Kia ora Pōneke. Here’s what you need to know from The Dominion Post today, plus breaking news and events from around the capital.
1.40pm: Canines on the Cable Car
The Wellington Cable Car will trial allowing dogs to travel on board during the month of November ahead of a decision whether to make the service available on a permanent basis.
Well socialised dogs would be allowed to travel on off-peak services for a $2 fare which would be donated to the SPCA during the trial.
Four-legged passengers must be on a leash and would be limited to one per handling human. Anyone taking a dog must be over 16 years old and would be responsible for any mess created on the Cable Car or at the terminal or stations.
Cable Car chief executive Cesar Piotto said the trial was designed to make the green spaces more accessible for the growing number of inner city residents.
“As more people move into the central city, we want them to be able to access the Wellington Botanic Garden ki Paekākā and green spaces in the area to take their four-legged friends out for walks,” Piotto said.
12pm: Two-car crash in Upper Hutt
Fergusson Drive, Upper Hutt, is blocked after a two-car collision at the roundabout intersected by Whakatiki st.
There were no injuries in the crash which happened shortly after 11.17am.
Police said one vehicle remained blocking the road as of 12pm.
11.31: Lockdowns delay breast cancer diagnoses for more than 100 women
Helen Jonas is feeling a bit rubbish. Her sweet spot during chemo is the last five or six days in the three-weekly cycle.
But the Hawke’s Bay Department of Conservation ranger had a session last week, so she’s fatigued and foggy.
This “cocktail of poison”, as she describes it, is a necessary evil though, to beat the breast cancer diagnosis she was lumped with six months ago when she went for routine screening.
“It was very much like I dodged a bullet by knowing … I found out early enough to do something about it.”
The Breast Cancer Foundation estimates at least 133 New Zealanders have breast cancer and don’t know, due to screening delays caused by lockdowns.
Wellington breast surgeon Dr Alex Brown said clincians were all working hard to minimise delays but extra resourcing would help.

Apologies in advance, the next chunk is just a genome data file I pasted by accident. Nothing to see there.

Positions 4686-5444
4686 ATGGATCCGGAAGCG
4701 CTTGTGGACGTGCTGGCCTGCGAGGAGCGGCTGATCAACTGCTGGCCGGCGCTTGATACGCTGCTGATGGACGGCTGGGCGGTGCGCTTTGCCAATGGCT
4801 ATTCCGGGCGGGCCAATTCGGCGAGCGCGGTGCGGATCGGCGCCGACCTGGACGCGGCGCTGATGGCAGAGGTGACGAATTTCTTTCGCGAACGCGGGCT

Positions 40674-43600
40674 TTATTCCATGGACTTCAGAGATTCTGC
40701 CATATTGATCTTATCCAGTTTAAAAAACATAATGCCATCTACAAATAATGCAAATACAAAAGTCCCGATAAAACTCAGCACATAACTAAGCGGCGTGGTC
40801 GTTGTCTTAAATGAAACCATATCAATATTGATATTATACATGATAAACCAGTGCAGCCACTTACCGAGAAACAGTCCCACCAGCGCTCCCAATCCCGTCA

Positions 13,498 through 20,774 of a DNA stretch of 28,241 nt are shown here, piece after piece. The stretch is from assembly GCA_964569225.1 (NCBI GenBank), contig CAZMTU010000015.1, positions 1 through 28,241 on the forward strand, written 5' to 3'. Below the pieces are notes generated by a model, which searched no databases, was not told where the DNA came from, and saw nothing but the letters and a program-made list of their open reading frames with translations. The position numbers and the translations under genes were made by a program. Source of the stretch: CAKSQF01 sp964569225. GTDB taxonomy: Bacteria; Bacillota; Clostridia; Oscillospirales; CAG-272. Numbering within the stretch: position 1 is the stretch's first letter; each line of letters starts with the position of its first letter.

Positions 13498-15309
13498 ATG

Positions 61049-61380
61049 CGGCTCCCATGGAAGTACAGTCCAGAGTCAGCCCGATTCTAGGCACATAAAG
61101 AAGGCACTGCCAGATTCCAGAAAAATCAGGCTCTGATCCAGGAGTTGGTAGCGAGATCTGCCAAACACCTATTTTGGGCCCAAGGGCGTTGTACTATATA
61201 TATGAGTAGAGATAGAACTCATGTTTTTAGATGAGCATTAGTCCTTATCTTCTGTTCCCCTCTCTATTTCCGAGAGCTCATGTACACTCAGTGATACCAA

“It is challenging to catch up and comes down to resourcing and the availability of equipment,” Brown, who made time for an interview between surgeries, said.
Read the full story by Rachel Thomas.
10.15am: Swollen tides, wild waves to become more common, scientist warns
The king tide – a much higher-than-usual tide that saw the sea reach the bottom of boat sheds in Wellington Harbour at high tide about 11.30am – was caused by the moon and sun being in alignment, with both of their gravity pulling on the oceans.
Added to this, the moon was at the lowest point in its elliptical course around the world, meaning its pull was stronger.
Gale force winds and swells of up to 6 metres hit Wellington’s south coast with the Wellington City Council closing a section of the coastal road where rocks had washed up near the airport, and a section where large bits of debris washed up between Ōwhiro and Island bays.
National Institute of Water and Atmospheric Research (Niwa) coast and estuaries chief scientist Scott Stephens said the scenario was going to become more common with climate change-induced sea level rises.
Read the full story by Tom Hunt here.
Big waves around Wellington’s south coast on Wednesday ripped up tarmac near Ōwhiro Bay and threw a tree stump across the road.
8.55am: Sunday shoppers rejoice, Harbourside Market is back
Wellington’s Harbourside Market will reopen this Sunday with Covid alert level 2 restrictions in place.
Level 2 guidelines allow the market to open with no restrictions on numbers, but with structures in place to ensure physical distancing and mandatory mask wearing. There will be manned QR code stations at main entry points to the market site in addition to each stall having their own code.
The market will be using the whole of Barnett St carpark for produce trucks only, and both the Waitangi Stream Promenade and Te Papa Promenade for generously spaced food vendors.
No additional seating will be available within the market, instead people will be encouraged to move along the waterfront to find a seated spot.